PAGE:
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P646 Agent-based modelling study of antimicrobial resistant neisseria gonorrhoeae transmission
  1. Katy Turner1,
  2. Adam Zienkiewicz2,
  3. Nicolas Verscheuren Van Rees2,
  4. Hannah Christensen2,
  5. Darryl Hill2,
  6. Martin Homer3,
  7. Gwenda Hughes4,
  8. Paddy Horner2,
  9. Katharine Looker2,
  10. Jason Ong5
  1. 1University of Bristol, Bristol Vet School, Bristol, UK
  2. 2University of Bristol, Bristol, UK
  3. 3University of Bristol, School of Engineering Maths, Bristol, UK
  4. 4Universidade de São Paulo, Sao Paolo, Brazil
  5. 5Monash University, Monash, Australia


Background Antimicrobial resistant (AMR) gonorrhoea is a global public health threat. Diagnoses of gonorrhoea have increased in England over the last decade. Guidelines in UK now recommend single dose ceftriaxone, so preserving the efficacy of ceftriaxone is essential. In England, over half of tested isolates remain sensitive to previously recommended drugs, e.g. ciprofloxacin. We evaluate options for improving antibiotic stewardship, through better use of existing surveillance data or new diagnostic tests.

Methods We previously developed an agent-based stochastic network model of gonorrhoea transmission, including ciprofloxacin-sensitive and resistant strains for MSM. This has been modified, to add a heterosexual population and a full model including bridging between MSM and heterosexuals. A novel feature is the time-varying network which breaks and reforms connections within a fixed cumulative network to capture behavioural heterogeneity in duration and number of partnerships. We explored different strategies to facilitate individualised treatment selection, including discriminatory POCT, and selecting treatment based on either index case or partner susceptibility.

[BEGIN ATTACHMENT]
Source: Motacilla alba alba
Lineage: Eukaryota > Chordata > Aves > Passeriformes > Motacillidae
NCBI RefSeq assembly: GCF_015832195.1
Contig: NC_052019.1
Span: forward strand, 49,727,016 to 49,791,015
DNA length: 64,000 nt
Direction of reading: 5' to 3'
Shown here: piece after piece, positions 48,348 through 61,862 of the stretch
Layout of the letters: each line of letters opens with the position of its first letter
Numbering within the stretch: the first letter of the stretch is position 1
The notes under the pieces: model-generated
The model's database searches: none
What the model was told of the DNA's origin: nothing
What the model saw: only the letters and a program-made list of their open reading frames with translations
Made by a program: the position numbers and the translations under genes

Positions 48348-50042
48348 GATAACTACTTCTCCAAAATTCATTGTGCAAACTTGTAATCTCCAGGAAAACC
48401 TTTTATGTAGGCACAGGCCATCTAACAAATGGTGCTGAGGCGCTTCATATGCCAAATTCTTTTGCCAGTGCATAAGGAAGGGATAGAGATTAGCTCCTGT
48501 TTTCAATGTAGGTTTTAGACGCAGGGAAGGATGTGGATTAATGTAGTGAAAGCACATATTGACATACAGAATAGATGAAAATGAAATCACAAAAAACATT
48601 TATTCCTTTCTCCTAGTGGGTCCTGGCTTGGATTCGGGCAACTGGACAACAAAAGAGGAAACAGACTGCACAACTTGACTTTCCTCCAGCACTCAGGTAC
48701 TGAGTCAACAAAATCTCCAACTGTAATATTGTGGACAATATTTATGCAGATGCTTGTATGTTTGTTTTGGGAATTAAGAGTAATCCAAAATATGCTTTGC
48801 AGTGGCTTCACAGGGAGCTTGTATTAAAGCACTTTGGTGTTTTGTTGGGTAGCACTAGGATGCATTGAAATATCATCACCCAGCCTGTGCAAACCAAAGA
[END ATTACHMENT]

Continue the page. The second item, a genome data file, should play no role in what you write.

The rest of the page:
Results Our MSM model suggests, based on 50% resistance to ciprofloxacin at baseline, that using POCT to detect ciprofloxacin-sensitive infections could reduce ceftriaxone doses by 70%. If index case susceptibility information were to be used to determine partner treatment, ceftriaxone use could be reduced by 27%. In the heterosexual model, the prevalence is much lower and could only be maintained through assuming higher transmission probability or duration of infection or via bridging to the higher prevalence MSM group.

Conclusion Novel POCT which identify susceptible infections are likely to come to market soon, but are costly. Mathematical models can evaluate the trade-offs between increasing test costs and reduced time to treatment or between delaying treatment to confirm susceptibility and reduce use of ceftriaxone in partners. The flexible model structure will be used in future to implement evolution of resistance and the impact of vaccination.

Disclosure No significant relationships.

  • Neisseria gonorrhoeae
  • antimicrobial resistance
  • modeling and prevalence

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